In September, the Ministry of Sports & Recreation South Africa arrived in London with SA Rugby to make a compelling bid to host the 2023 Rugby World Cup. But the journey began much earlier than that and the first step on that course was to align our aspirations for transformation inthe sport. Those shared aspirations are captured in a memorandum of understanding between my department and rugby.
In May, I was pleased to be able to announce that SA Rugby had achieved the targets we had agreed in the latest transformation report by the Eminent Persons’ Group, clearing the way for us to partner with rugby in this critically important campaign to bring the Rugby World Cup to South Africa. The fruits of rugby’s labours in terms of transformation are all around us as the game’s professional demographic profile continues to evolve. All national teams are achieving their targets and we will remain vigilant in this process.
Winning the 2023 World Cup bid is important for South Africa. Hosting the tournament will leave a powerful sporting legacy and it will also bring benefits to the country and its people that extend far beyond sport. Government provided the required financial guarantees, because this bid is different from those for events such as the 2010 FIFA World Cup or the Commonwealth Games.
It is, above all, an economic bid. There will be no cost escalations or requirements for Treasury to find more money. We know exactly what the guarantees are and have confirmed the returns. South African Rugby commissioned Auditors, Grant Thornton, to study what economic benefits hosting the tournament would bring the country. At Government’s request, the conclusions in its report have been independently verified.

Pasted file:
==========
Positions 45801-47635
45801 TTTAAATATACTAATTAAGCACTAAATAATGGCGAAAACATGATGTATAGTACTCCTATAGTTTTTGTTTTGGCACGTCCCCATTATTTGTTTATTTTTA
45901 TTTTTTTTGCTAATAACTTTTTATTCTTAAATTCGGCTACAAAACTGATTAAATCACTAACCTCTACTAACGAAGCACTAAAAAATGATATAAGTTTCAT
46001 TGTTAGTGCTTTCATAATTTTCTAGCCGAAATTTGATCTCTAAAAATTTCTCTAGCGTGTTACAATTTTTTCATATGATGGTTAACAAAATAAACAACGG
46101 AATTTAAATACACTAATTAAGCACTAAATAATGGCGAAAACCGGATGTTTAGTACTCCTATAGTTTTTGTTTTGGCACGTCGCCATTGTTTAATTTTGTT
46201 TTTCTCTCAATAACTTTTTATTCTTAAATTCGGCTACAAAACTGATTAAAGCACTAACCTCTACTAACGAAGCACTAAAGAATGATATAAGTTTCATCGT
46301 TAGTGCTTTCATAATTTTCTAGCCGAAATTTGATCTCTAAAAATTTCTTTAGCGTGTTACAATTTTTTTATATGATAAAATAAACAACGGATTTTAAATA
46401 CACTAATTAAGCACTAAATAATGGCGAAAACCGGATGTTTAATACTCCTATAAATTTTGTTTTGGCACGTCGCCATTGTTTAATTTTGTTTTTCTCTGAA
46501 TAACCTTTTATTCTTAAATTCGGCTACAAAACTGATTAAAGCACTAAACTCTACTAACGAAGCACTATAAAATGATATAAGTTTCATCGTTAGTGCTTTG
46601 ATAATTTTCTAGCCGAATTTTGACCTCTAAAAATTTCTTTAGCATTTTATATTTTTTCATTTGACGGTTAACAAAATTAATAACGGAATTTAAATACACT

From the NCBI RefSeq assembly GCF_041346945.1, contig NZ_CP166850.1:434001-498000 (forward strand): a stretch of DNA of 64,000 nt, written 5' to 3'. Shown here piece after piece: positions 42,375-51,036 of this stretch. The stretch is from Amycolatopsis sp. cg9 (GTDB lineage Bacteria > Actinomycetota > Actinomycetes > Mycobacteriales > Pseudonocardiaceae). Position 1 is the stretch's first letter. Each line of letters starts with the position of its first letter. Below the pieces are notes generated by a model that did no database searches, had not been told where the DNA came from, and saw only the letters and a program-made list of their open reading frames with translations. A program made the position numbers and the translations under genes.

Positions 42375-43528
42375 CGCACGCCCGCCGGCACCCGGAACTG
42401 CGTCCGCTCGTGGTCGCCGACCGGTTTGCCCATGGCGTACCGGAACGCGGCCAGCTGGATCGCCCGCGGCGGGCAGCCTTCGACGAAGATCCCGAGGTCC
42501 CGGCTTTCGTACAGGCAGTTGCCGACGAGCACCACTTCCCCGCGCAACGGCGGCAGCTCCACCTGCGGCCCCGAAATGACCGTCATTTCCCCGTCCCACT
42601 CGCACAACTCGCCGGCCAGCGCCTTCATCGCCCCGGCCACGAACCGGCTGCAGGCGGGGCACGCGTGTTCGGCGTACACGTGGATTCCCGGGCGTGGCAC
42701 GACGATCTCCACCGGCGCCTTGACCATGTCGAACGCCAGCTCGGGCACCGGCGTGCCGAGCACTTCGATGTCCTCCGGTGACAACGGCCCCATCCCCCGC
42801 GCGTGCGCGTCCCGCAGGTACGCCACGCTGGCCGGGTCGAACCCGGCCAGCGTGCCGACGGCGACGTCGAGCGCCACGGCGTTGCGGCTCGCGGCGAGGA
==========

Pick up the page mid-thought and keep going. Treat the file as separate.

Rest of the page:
It shows that hosting the 2023 Rugby World Cup will deliver R27.3 billion in direct, indirect and induced economic impact. There will be 38 600 temporary jobs created or permanent jobs sustained. It will bring R11 billion in direct spend and R1.4 billion in taxes. Of this, R5.7 billion will flow to low-income households. Some 200 000 tourists will visit South Africa. While the economic case was Government’s primary reason for agreeing to back the bid, it is not the only way the country will benefit.
The international exposure will boost tourism before and after the tournament. The volunteer programme will deliver a considerable social legacy through skills transfer. Observer programmes within the local organising committee will enhance the knowledge and ethos of future sports administrators. In addition, South African Rugby has committed to investing a proportion of the profits in sports development - not just in rugby, but in all sports.
Importantly, as we’ve experienced before, the 2023 Rugby World Cup will serve as a rallying point for the nation and inspire a new generation of sports men and women. The Rugby World Cup is the only major international event which South Africa will host for the next 20 years. It will benefit all South Africans by contributing to our economy, strengthening our sports and building the nation. It is why we should all back the bid.
In securing the tournament we believe we have a number of advantages over our rivals, Ireland and France, which have been highlighted in the Evaluation Report of World Rugby’s Technical Team. They have confirmed our claim that South Africa will deliver the very best outcome for rugby. Unlike the northern hemisphere countries which will be going into winter, our spring provides the perfect climate for a showcase of fast, running rugby.